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Maintenance & quality control common themes at WindEnergy Hamburg

Author: Stuart Fleming.

October 16 (Renewables Now) - Last month, the wind energy sector descended on Hamburg, Germany for the 2018 edition of the WindEnergy Hamburg Expo. Alex Pucacco, O&M consultant at engineering specialist BGB, provides for Renewables Now readers a review of the four-day event.

The biyearly event provides an opportunity for stakeholders across the sector to come together to showcase the latest technology and discuss the emerging trends and challenges for the sector as a whole. Based on the high levels of footfall on the trade show floor, this year’s edition was particularly well attended by professionals across Europe and the wider sector.

While there were a number of stimulating conversations concerning both on and offshore over the course of the exhibition – both in the event’s ‘Speaker’s Corner’ and on the trade show floor, a number of common themes were apparent throughout. Much of the conversation referred to maintenance and the need for more thorough quality control ahead of the installation of wind turbines as well as a need for more sophisticated systems when it comes to identifying tower and blade damage.

Ironically, there was a large number of drone companies also present at the event this year with many suggesting that their products were capturing images of turbines – sometimes up to 20+ a day. However, from speaking to some experts in the field, there are still some challenges when bringing human experience on damages into the vast amounts of data generated by drones – these include teething issues with reporting time and with some of the systems missing critical damages during inspection. While the benefits of drone technology cannot be doubted, it is clear there is a need for some refinement to address these challenges to ensure these examinations are as accurate as possible.

On the exhibition floor itself there were a number of new technologies that caught my attention. I look forward to seeing how Schaeffler’s pre-loaded taper main bearing can be used to reduce the failure for this troubled main component. Companies including ZF and Onyx have also made tremendous progress in delivering holistic-based condition monitoring of gearboxes and main bearings within turbines. It will be interesting to see how this approach impacts on the longevity and maintenance of units.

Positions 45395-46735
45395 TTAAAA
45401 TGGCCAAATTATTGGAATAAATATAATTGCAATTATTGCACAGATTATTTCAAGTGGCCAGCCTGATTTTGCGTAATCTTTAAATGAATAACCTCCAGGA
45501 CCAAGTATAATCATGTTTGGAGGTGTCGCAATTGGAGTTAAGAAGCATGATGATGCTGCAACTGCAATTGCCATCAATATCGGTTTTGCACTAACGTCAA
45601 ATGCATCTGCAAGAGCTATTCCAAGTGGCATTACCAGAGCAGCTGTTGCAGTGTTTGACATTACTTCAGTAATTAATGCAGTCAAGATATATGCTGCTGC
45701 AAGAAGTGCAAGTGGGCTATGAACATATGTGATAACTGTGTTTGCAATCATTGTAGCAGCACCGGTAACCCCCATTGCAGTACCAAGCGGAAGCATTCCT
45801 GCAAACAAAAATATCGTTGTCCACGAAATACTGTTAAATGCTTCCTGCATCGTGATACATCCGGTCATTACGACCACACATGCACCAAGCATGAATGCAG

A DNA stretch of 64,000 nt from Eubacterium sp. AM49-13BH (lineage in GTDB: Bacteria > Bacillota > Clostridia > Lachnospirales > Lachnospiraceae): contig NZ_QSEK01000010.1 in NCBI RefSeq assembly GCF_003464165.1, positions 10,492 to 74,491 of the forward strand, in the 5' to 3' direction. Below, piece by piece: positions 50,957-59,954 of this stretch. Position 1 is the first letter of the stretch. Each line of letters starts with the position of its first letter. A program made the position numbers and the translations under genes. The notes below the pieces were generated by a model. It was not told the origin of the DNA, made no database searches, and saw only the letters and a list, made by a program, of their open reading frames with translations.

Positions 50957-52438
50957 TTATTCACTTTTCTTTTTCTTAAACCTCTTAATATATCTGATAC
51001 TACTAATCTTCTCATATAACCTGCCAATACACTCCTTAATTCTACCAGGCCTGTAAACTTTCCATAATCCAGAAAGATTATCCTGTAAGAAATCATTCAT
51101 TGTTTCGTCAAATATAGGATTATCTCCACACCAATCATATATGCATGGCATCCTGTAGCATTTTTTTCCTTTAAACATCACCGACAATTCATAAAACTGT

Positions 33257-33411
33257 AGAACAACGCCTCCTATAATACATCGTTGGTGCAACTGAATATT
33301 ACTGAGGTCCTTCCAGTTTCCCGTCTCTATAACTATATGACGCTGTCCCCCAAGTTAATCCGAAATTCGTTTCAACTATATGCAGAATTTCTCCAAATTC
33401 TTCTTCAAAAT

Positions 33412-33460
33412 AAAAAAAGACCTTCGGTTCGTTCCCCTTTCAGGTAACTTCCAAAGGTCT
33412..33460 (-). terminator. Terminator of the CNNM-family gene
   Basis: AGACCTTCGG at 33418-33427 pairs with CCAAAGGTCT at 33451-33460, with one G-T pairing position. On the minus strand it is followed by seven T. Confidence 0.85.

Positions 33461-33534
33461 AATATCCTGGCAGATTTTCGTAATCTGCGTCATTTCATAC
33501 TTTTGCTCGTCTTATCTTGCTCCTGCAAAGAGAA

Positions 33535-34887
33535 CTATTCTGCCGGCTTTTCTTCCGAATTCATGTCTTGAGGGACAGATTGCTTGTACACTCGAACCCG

I also thought the addition of the general public and students to event on the final day of the show was a good idea - the wind industry has a responsibility to educate the public and inspire the next generation of engineers, software developers, technicians and asset managers. This type of outreach is essential to bridging the gap and to encouraging others to recognise the tremendous work of engineering professionals across the globe in delivering more sustainable solutions, which will be crucial to long-term energy generation.

For BGB, this year was the first time we have been so open about our aftermarket offering for slip rings and carbon brushes. In the past year as we have seen more OEMs offer multi-brand services, and with the emergence of a strong ISP market, we have felt more comfortable in relaying this message. I think a lot of customers are grateful for the level of choice that they have for their turbines when it comes to sourcing spare parts.

There is a maturity to the wind O&M market now in areas such as multi-brand and independent servicing, which has given the customer more choice when selecting a servicing partner. The same is true for spare parts, major components and consumables. I think these greater and more informed choices will lead to better reliability and lower costs.

Reflecting on the show, it’s clear there are a number of challenges in developing onshore wind projects especially in countries like the UK and Germany. This has changed the manufacturing landscape and strategy for European companies with a number of the major OEMs looking to manufacturing more overseas to reduce costs. Inevitably, quality comes into question when these decisions are made. What may be an initial saving could have detrimental effects on brand reputation and higher failures when in operation. While there are a number of factors influencing why a particular turbine or component is bought, the end user can still influence and support European manufacture, such as tender scoring for local content.

In an industry that is only going to become more competitive as the demand for clean energy continues to rise, there will always be a driver to reduce costs as firms strive to produce solutions in a zero-subsidy world. Therefore, it’s integral that purchasing teams consider putting product quality at the forefront of their decision making, rather than opting for the most cost-effective option.

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About the author

Alex is an experienced engineering consultant with a technical sales background and an extensive O&M network within the wind industry. He is part of the team at engineering specialist BGB.

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